IEEE Transactions on Geoscience and Remote Sensing 08/2015; 53(8):4143-4156. DOI:10.1109/TGRS.2015.2391999
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    ABSTRACT: The capabilities of a new instrument for measuring the surface wave parameters are studied in detail. An acoustic wave gauge with a single antenna is designed to measure the backscatter intensity and the Doppler spectrum of the reflected acoustic signal and to retrieve the variance of the vertical orbital velocity component. The new instrument is numerically simulated, and field experiments using a prototype acoustic wave gauge are carried out. The comparison of the variances of the vertical orbital velocity component measured by acoustic and string wave gauges under field conditions, as well as the comparison of measurements and numerical simulation results, has confirmed the high accuracy of the retrieval algorithms. The advantage of the instrument is its capability of making measurements in any water basin without the use of a fixed platform.
    IEEE Transactions on Geoscience and Remote Sensing 08/2015; 53(8):1-8. DOI:10.1109/TGRS.2015.2396120
  • IEEE Transactions on Geoscience and Remote Sensing 08/2015; 53(8):1-7. DOI:10.1109/TGRS.2015.2393378
  • IEEE Transactions on Geoscience and Remote Sensing 08/2015; 53(8):10.
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    ABSTRACT: A novel method is presented for the characterization of dielectric grounds. The technique measures frequency shifts in a radar's crosstalk and links them to ground permittivity. The method is simple to implement and operates in real time. It may be implemented on the early-time signal of any ground-coupled radar and requires no knowledge of the system's antennas or feed structure. Accurate permittivity measurements are obtained, which may be then used to obtain depth estimates or as an input to inverse scattering and imaging techniques.
    IEEE Transactions on Geoscience and Remote Sensing 08/2015; 53(8):4157-4164. DOI:10.1109/TGRS.2015.2392110
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    ABSTRACT: This study proposes a microwave surface emission model for soil moisture retrieval using radiometer data based on today's most widely used physical model, i.e., advanced integral equation model (AIEM). Soil roughness and moisture effects are easily yet accurately decoupled in the proposed model. In the field case study, the total least squares method, instead of the least squares (LS) method, is applied for the first time in soil moisture retrieval to solve the error in variable linear equation set to further reduce the estimation error. Validated by the Soil Moisture Experiment 2003 campaign data in Oklahoma, the root mean square error (RMSE) and $R^{2} $ of volumetric soil moisture varies from 1.5% to 4.2% and 0.92 to 0.43 at L/C/X bands and 40/55° incidence angles. Compared with previous studies, the proposed model has several new features: 1) it is location independent since the model is derived through reproducing the behavior of the AIEM; 2) its high fidelity to AIEM significantly improves the accuracy, whereas its linearity makes it easy to invert; and 3) the soil moisture retrieval based on the proposed model requires no prior knowledge of soil roughness in the scenario of the demonstrated case study. The L-band/V-polarization radiometer data yield the best retrieval result with an RMSE of 1.5% and $R^{2} $ of 0.92, whereas increasing frequency increases the error because the sensitivity of emissivity to ground soil moisture decreases, and the valid roughness region, i.e., $kh_{RMS} < 3$, of the AIEM narrows.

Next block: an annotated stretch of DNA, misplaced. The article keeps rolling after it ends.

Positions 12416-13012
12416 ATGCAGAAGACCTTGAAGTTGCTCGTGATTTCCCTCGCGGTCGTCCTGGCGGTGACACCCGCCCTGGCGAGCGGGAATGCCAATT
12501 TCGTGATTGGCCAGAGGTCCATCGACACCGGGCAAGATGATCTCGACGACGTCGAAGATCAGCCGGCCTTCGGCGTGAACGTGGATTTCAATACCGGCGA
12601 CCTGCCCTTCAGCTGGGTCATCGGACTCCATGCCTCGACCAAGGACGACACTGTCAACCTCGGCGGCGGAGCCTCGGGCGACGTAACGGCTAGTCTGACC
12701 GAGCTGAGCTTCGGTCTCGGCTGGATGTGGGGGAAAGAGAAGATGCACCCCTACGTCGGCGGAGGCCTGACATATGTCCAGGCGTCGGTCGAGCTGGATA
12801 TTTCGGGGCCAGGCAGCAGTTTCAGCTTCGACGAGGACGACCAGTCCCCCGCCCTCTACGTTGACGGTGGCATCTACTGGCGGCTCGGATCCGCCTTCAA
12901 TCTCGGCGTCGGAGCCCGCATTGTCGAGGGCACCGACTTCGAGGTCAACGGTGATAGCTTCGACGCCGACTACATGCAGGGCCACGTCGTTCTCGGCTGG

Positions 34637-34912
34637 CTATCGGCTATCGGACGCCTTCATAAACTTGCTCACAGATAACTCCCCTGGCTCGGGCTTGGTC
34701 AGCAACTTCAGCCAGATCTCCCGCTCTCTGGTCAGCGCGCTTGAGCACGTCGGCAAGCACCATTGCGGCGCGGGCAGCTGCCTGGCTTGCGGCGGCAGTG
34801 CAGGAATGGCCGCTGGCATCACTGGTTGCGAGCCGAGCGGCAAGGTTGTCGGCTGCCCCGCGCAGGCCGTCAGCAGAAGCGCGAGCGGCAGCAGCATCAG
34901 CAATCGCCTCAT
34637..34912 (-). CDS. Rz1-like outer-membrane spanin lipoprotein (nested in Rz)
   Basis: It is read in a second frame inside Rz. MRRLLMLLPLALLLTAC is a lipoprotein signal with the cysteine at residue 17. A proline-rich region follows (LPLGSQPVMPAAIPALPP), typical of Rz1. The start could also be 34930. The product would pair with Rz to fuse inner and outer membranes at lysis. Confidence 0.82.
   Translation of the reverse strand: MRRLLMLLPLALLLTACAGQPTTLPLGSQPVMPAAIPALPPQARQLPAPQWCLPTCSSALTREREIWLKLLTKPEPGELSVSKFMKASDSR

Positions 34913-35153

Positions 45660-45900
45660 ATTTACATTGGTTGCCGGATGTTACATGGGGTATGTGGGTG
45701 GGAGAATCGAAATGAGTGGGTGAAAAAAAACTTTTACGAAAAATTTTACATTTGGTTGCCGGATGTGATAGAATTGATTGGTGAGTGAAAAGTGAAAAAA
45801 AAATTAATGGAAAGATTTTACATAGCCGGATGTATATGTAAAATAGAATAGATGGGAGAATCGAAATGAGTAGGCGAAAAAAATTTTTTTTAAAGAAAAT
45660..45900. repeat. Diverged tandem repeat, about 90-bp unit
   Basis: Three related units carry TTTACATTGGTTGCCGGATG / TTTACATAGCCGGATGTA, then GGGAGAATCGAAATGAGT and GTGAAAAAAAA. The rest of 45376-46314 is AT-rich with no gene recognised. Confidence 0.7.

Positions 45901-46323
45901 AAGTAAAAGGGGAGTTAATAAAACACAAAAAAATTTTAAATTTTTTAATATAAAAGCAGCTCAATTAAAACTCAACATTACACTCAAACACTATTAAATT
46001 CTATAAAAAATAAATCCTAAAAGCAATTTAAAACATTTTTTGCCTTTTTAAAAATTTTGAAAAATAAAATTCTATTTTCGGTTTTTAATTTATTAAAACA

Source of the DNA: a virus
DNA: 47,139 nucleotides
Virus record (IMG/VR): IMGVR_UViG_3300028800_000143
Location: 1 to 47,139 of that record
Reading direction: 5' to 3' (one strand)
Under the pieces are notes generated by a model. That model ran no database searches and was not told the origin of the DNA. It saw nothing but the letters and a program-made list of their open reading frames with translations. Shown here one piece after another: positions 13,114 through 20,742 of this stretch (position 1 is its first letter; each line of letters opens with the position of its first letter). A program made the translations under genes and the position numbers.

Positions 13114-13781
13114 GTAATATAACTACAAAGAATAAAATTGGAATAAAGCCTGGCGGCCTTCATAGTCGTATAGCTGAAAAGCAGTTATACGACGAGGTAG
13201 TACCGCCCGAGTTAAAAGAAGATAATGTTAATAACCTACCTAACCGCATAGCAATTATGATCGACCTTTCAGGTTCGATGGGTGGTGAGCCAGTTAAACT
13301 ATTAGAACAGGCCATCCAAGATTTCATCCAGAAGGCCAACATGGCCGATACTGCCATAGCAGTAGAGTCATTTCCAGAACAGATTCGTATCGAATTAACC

IEEE Transactions on Geoscience and Remote Sensing 07/2015; 53(7):4079-4090. DOI:10.1109/TGRS.2015.2390219
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    ABSTRACT: A physical approach to synthesize fractal surfaces for a reliable and controllable use within remote-sensing applications is presented in this paper. In particular, the physical criteria to determine the minimum number of tones of the Weierstrass–Mandelbrot (WM) function needed to adequately synthesize realizations of fractional Brownian motion (fBm) processes are analytically derived. The presented rationale relies on considering, in an appropriate range of scales, the WM function as a spectral sampling of the fBm process, and linking the number of sampling functions to the width of the scale range and to the sampling rate; hence, it is shown how to set the lower and the upper scales according to a given remote-sensing problem. In this paper, the condition for determining the WM wavenumber sampling rate is analytically derived. The method is also applied to the efficient simulation of the synthetic aperture radar signal scattered by natural surfaces.
    IEEE Transactions on Geoscience and Remote Sensing 07/2015; 53(7):3803-3814. DOI:10.1109/TGRS.2014.2384595
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    ABSTRACT: Many methods have been proposed to select sites for grid-scale soil moisture monitoring networks; however, calibration/validation activities also require information about where to place grid representative monitoring sites. In order to design a soil moisture network for this task in the Great Lakes Basin (522 000 km2), the dual-entropy multiobjective optimization algorithm was used to maximize the information content and minimize the redundancy of information in a potential soil moisture monitoring network. Soil moisture retrieved from the Soil Moisture and Ocean Salinity (SMOS) mission during the frost-free periods of 2010–2013 were filtered for data quality and then used in a multiobjective search to find Pareto optimum network designs based on the joint entropy and total correlation measures of information content and information redundancy, respectively. Differences in the information content of SMOS ascending and descending overpasses resulted in distinctly different network designs. Entropy from the SMOS ascending overpass was found to be spatially consistent, whereas descending overpass entropy had many peaks that coincided with areas of high subgrid heterogeneity. A combination of both ascending and descending overpasses produced network designs that incorporated aspects of information from each overpass. Initial networks were designed to include 15 monitoring sites, but the addition of network cost as an objective demonstrated that a network with similar information content could be achieved with fewer monitoring stations.